Wacom Bamboo Fun S Pen and Touch
Graphics tablet and trackpad in one
Review Take TWO pointing devices into the shower? Not me, I use Wac-and-Go.
When I first saw this product demonstrated – a graphics tablet with pressure-sensitive stylus but whose surface equally supports touch gestures – I thought I’d seen the best creative gadget ever.
Wacom's Bamboo Fun S Pen and Touch: the finish is not so much cool grey as spray-paint silver
You see, I’ve been a dedicated Wacom user since the UD series appeared back in 1992, and a confirmed owner (i.e. bought with my own money) since the ArtPad in 1994. But last year saw my Intuos 4 accompanied on my desk by a clutch of touchmouse and touchpad alternatives. If only someone could put pen and touch input into a single device...
Ta da, as they say.
The Pen & Touch is a category of Wacom’s popular Bamboo range of home-use graphics tablets. The ‘Fun’ edition comes with a graphics software bundle. The ‘S’ in the product name means it’s the Small version; the larger Medium version (352 x 209 x 11 mm) costs £170.
The textured surface of the four ExpressKeys looks and feels like crumpled paper
Apart from the cheap-looking spray-paint silver look, this new Bamboo model sports an improved design. For a start, it’s landscape rectangular, instead of square, which saves desk space between you and your keyboard. It can be turned 180 degrees to suit left- or right-handed use, to give the other hand easy access to the four large ExpressKeys.
These four large buttons, with their unusual crumpled paper-effect textured surface, can act as keyboard modifiers, custom keystrokes, tablet mode switchers or as simple program launchers. You specify the actions in the Bamboo preferences panel.
Wacom supports a good range of touch gestures on Windows and Mac platforms
My only problem with the ExpressKeys is that they are super-sensitive to the slightest touch. Since I generally keep my graphics tablet in front of my keyboard – as with a mouse, using a graphics tablet stretched out to the side of a keyboard is a recipe for RSI – I found that I kept triggering ExpressKey actions with my sleeve whenever I reached across to type something.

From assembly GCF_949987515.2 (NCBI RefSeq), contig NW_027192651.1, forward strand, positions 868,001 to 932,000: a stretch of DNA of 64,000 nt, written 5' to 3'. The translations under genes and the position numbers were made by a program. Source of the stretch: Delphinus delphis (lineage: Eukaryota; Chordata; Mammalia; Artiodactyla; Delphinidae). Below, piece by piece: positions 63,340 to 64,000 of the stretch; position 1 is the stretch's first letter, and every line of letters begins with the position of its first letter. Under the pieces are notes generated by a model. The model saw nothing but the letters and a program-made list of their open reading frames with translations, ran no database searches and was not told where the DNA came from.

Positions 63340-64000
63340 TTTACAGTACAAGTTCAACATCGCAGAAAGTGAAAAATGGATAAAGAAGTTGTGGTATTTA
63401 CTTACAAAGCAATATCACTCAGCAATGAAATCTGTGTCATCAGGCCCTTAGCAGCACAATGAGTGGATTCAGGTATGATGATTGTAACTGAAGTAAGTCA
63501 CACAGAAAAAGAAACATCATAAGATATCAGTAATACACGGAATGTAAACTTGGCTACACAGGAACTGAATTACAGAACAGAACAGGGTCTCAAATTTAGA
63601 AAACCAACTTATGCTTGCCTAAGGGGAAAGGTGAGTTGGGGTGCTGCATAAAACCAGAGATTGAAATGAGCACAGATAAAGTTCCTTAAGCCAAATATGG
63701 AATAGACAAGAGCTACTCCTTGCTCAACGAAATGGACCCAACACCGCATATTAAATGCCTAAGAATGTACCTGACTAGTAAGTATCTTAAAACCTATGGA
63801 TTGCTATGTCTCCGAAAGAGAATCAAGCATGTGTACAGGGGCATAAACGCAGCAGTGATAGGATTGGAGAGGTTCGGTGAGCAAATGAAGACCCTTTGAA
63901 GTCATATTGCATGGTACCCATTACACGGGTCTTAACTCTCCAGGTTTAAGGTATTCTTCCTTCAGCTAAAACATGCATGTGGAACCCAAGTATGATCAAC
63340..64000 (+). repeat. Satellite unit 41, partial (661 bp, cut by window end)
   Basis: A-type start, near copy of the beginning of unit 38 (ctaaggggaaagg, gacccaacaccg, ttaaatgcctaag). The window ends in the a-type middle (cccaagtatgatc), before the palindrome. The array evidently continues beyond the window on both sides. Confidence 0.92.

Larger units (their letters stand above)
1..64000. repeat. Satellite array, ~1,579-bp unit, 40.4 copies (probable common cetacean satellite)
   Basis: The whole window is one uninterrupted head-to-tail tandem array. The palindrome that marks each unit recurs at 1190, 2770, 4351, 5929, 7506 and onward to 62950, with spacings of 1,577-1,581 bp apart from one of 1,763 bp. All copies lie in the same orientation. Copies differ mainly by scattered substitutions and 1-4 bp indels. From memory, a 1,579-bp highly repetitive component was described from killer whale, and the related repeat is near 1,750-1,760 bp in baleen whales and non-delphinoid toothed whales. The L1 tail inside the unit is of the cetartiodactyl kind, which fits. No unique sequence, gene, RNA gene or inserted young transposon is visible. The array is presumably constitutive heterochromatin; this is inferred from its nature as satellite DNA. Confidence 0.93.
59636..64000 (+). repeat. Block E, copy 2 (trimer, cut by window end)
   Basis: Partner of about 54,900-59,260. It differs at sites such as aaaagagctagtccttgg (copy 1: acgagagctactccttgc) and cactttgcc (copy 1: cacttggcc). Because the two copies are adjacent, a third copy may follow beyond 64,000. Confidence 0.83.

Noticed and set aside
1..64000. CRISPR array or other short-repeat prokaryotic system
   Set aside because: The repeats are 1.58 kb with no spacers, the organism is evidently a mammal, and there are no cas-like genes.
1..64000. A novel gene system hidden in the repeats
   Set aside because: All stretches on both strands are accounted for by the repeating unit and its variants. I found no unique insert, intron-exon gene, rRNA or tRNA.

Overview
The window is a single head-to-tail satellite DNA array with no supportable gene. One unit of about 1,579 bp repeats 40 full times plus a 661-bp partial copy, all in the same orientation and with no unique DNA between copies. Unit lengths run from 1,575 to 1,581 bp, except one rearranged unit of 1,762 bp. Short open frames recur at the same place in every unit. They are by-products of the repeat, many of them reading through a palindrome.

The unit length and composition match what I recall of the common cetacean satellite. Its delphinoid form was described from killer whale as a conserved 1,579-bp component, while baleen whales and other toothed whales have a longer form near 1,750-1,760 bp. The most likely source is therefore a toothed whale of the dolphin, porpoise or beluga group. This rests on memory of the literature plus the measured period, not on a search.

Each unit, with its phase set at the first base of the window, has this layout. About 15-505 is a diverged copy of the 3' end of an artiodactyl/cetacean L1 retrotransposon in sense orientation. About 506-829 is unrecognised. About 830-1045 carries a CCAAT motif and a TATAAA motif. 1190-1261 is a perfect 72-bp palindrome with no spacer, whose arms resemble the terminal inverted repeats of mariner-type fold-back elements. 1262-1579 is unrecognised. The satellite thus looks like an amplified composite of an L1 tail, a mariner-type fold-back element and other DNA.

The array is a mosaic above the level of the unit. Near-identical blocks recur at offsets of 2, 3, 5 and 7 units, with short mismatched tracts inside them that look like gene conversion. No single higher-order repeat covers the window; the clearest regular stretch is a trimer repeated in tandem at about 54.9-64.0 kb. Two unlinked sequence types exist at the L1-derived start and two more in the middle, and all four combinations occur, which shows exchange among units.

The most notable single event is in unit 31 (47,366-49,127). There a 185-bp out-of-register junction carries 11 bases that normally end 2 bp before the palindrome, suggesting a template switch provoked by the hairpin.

Firm and function
Accompanying the tablet is a lightweight but sturdy stylus. Considering that the Bamboo is supposed to be an entry-level product, the Bamboo pen is pretty damn fantastic given the price. Its pressure-sensitive nib supports 1,024 levels of pressure, while the other end is an ‘eraser’ nib that automatically switches to Erase or Delete functions in lots of software – notably Photoshop. It even features a rocker switch on the side that can be configured to trigger custom clicks, keystrokes and other actions.
A little clothing-style label tag at one end acts as a sleeve for the stylus
So much for the Pen & Touch’s pen: now for the touch. I was expecting a few basic clicks, scrolls and sweeps, but Wacom has done its best to pack in the wider range of two-, three- and four-finger gestures that modern touchscreen users have grown to expect. This includes zooming and rotation, swiping between programs and navigating consecutive web pages.
Under Windows, it includes Flip 3D and Show Desktop, while under Mac OS X Lion, it supports gestures for Mission Control, Exposé and Launchpad, not to mention the new ‘Natural’ scrolling option.
Bamboo Dock provides access to some pen-friendly app-style mini-programs